Ex-Buccanneer storms the Cassel
By Eric Wilkins, Sports Editor
Christian Ponder was taken 12th overall in the 2011 NFL draft by the Minnesota Vikings to be the main man behind centre. Now, not even halfway through his third season, it looks as though his billing as the franchise quarterback is over—thanks to the arrival of Tampa Bay cast-off, Josh Freeman.
While the speed of the change should come as a bit of a surprise (and a bit of a slight to the consistently average Matt Cassel), the fact that it happened shouldn’t. Ponder has been, at best, a mediocre game manager. Not a mediocre quarterback. A manager. And it’s debatable if he’s even as good as that. Thad Lewis could probably look respectable if he had the best back in the league to take some pressure off him too. Pivots taken in the top half of the draft are expected to be more than average. Ponder has woefully failed in that regard.
That said, it’s not really his fault. Even when he was selected by the Vikings, many saw it as an overdraft. A desperate move by a club needing someone to take the snaps. Everyone knew Donovan McNabb wasn’t going to be the answer. While Ponder is definitely a bust, the situation he was thrown into made this result unavoidable. A team with no receivers to speak of and impossibly high expectations; what was he supposed to do?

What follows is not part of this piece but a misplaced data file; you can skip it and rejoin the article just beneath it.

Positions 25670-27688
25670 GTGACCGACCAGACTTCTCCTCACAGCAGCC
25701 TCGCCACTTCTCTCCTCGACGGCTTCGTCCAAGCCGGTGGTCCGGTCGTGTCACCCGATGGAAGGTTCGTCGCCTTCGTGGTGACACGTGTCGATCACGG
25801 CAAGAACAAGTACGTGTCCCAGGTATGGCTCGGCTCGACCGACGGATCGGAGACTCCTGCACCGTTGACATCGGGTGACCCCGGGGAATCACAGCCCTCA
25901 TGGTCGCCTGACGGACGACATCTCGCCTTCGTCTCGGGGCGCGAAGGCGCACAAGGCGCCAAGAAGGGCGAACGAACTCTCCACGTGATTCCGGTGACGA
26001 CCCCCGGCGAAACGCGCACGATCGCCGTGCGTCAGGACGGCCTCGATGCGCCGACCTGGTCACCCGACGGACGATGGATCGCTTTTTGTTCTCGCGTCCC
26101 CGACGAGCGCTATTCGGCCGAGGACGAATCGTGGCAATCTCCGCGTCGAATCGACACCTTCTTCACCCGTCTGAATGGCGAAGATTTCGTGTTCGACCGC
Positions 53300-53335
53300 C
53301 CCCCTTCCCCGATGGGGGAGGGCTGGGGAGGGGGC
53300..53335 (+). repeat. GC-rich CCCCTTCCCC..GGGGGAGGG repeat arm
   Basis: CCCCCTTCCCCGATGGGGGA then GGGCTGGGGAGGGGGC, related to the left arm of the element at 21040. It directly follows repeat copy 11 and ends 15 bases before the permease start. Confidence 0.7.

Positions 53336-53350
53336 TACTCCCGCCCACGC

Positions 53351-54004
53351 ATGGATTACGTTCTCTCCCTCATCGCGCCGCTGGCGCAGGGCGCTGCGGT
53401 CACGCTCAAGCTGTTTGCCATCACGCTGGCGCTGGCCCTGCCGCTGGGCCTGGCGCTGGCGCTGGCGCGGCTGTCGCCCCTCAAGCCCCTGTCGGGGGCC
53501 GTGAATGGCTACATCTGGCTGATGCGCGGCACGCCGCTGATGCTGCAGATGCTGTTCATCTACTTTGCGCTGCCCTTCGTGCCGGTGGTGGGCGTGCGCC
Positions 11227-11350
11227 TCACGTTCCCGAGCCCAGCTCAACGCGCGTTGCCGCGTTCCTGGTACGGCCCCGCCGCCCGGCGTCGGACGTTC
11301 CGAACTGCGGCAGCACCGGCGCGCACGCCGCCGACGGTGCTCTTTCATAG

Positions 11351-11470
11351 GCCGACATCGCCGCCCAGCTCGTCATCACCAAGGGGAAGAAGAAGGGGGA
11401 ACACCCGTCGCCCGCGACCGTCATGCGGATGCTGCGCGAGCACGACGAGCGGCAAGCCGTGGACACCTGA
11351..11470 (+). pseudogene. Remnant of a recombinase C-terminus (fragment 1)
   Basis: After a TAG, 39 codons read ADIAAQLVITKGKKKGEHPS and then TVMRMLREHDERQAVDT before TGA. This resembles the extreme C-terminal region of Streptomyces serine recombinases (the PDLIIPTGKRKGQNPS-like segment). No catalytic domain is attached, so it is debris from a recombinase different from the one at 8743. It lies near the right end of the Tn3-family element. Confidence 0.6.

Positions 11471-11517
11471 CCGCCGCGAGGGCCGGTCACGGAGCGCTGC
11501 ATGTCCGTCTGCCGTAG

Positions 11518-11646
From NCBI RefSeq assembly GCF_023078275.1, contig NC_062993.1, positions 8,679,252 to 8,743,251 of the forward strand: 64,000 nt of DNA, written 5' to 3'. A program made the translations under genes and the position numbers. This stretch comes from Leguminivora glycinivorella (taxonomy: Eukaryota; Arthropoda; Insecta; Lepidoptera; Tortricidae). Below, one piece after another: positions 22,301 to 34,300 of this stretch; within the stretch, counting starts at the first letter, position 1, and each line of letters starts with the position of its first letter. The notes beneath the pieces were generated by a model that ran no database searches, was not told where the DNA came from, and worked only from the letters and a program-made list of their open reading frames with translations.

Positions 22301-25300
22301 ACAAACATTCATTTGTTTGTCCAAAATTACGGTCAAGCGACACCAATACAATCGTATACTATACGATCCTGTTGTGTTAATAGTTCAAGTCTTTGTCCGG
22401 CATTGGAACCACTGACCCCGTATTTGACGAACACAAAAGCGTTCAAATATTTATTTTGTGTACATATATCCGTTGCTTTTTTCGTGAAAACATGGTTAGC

Ponder’s failure also illustrates the faults of the modern shift in thinking when it comes to quarterback development: gone are the days of first-rounders spending a season or two on the bench and becoming acclimatized to the league before taking the reins. Nowadays, rookies are thrust into the spotlight almost immediately. Last year’s crop of highly touted quarterbacks (Andrew Luck, Robert Griffin III, Russell Wilson, Ryan Tannehill, and Brandon Weeden) were thrown into the fight from day one. While Luck, RGIII, and Wilson are obviously exceptional players who proved the move was the right choice, Tannehill and Weeden’s baptisms by fire were significantly less successful.
While recent history has shown that this shift isn’t as ineffective as previously thought, one does have to question the reasoning behind it. Yes, some teams seemingly have no other choice but to start their prized prospect due to a lack of depth in the position; but even in those situations, is it really so much about the club starting their best available player, or getting fans into the seats? Don’t kid yourself. The NFL is a money-driven league. In as much as every coach is doing their best to turn their club into a contender, one can’t help but think that owners get a little bit too involved with the football operations for their own good. After all, who would you rather see behind centre? A journeyman or a hyped rookie? Who’s going to put butts in the seats? Sell more jerseys? Get on the cover of Sports Illustrated? From a financial point of view, it’s a no-brainer. But from a football standpoint? Beware. For every Cam Newton, there’s a Blaine Gabbert.